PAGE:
presents a specially commissioned sound installation at Londons iconic Senate House Library featuring thousands of words for the weather in ten languages commonly spoken across the city.
A collaboration with writer Jessica J. Lee and sound artist Claudia Molitor, A Thousand Words for Weather is a new multilingual dictionary of words describing the weather and their definitions, exploring the role of translation and generating a shared language to describe our changing experience of climate and the environment.
Throughout three floors of Senate House Library, which is part of the University of London, visitors can experience the sound of the weather as it responds to live data from the Met Office.
To create the dictionary, Jessica J. Lee worked with seven other UK-based poets to translate ten words for the weather into ten languages, including Arabic, Bengali, English, German, French, Mandarin, Polish, Spanish, Turkish and Urdu. The poets and translators who helped create the dictionary include Izdihar Alodhami, Nikhat Hoque with the Bengali British Poetry Collective, Leo Boix, Iris Colomb, Marta Dziurosz, Nina Mingya Powles and Ayça Turkoglu.
Software architect Peter Chilvers has created a bespoke playback system to input data from the Met Office, manipulating the installations sound mix in response to changes in the weather.
A Thousand Words for Weather at Senate House Library will run across the seasons during library opening hours until spring 2023. To accompany the installation, Jessica J. Lee, in collaboration with the School of Advanced Study, will be holding a series of events inviting artists and writers to discuss climate change and the importance of connecting across languages, including best-selling novelist Jeanette Winterson and senior lecturer in climate science Professor Friederike Otto.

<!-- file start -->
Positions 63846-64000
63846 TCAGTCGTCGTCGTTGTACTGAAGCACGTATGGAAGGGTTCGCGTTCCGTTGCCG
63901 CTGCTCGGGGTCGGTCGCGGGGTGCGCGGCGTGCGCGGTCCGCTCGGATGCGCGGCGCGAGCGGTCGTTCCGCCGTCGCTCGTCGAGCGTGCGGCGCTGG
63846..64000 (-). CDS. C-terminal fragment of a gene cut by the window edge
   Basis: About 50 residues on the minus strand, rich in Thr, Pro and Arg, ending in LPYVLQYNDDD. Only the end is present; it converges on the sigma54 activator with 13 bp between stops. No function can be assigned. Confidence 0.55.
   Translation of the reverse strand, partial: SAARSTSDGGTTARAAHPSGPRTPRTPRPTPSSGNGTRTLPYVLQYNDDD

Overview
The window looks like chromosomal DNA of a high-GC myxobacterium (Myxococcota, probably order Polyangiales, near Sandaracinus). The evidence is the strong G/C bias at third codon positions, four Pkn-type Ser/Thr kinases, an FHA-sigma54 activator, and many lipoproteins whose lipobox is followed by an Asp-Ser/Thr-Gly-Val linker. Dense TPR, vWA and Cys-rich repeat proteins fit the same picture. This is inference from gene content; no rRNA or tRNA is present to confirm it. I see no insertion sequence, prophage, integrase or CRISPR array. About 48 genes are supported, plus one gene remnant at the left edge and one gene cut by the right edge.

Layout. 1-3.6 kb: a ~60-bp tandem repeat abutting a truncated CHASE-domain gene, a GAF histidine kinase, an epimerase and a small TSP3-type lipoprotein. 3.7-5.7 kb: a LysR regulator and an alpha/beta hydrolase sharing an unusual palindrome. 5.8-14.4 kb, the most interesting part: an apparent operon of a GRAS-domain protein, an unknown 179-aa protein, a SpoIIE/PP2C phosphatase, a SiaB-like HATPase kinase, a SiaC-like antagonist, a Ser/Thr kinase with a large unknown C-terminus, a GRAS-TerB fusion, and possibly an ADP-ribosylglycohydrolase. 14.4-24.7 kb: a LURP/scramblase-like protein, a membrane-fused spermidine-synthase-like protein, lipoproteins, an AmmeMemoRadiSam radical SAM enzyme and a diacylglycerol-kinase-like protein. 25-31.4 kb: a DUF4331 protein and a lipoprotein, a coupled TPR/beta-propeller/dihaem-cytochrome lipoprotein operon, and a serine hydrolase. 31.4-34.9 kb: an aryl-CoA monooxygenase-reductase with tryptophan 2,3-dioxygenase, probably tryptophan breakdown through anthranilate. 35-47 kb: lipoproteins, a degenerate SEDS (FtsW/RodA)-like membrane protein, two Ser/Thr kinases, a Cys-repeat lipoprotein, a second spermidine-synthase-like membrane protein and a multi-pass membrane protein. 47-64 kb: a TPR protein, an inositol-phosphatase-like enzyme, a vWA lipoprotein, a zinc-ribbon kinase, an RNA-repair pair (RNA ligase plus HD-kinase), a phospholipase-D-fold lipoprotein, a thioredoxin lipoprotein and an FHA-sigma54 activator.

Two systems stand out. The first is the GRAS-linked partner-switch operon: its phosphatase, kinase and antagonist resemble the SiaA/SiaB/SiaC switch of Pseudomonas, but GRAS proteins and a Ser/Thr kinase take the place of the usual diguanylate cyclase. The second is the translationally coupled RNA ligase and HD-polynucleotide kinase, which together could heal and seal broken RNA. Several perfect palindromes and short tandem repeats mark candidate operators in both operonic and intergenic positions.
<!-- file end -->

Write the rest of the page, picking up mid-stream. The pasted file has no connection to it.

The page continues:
A Thousand Words for Weather is one of the first projects to launch as part of the World Weather Network, a ground-breaking new alliance of artists and writers initiated by Artangel and 27 cultural organisations around the world.
In response to the global climate emergency, the World Weather Network is formed of weather stations located across the world in oceans, deserts, mountains, farmland, rainforests, observatories, lighthouses and cities. Until 21 June 2023, artists and writers will share weather reports in the form of observations, stories, images and imaginings about their local weather and our shared climate, creating an archipelago of voices and viewpoints on a new global platform. Climate scientists, environmentalists and communities will participate in a wide-ranging programme of special events held in each location and online through the platform.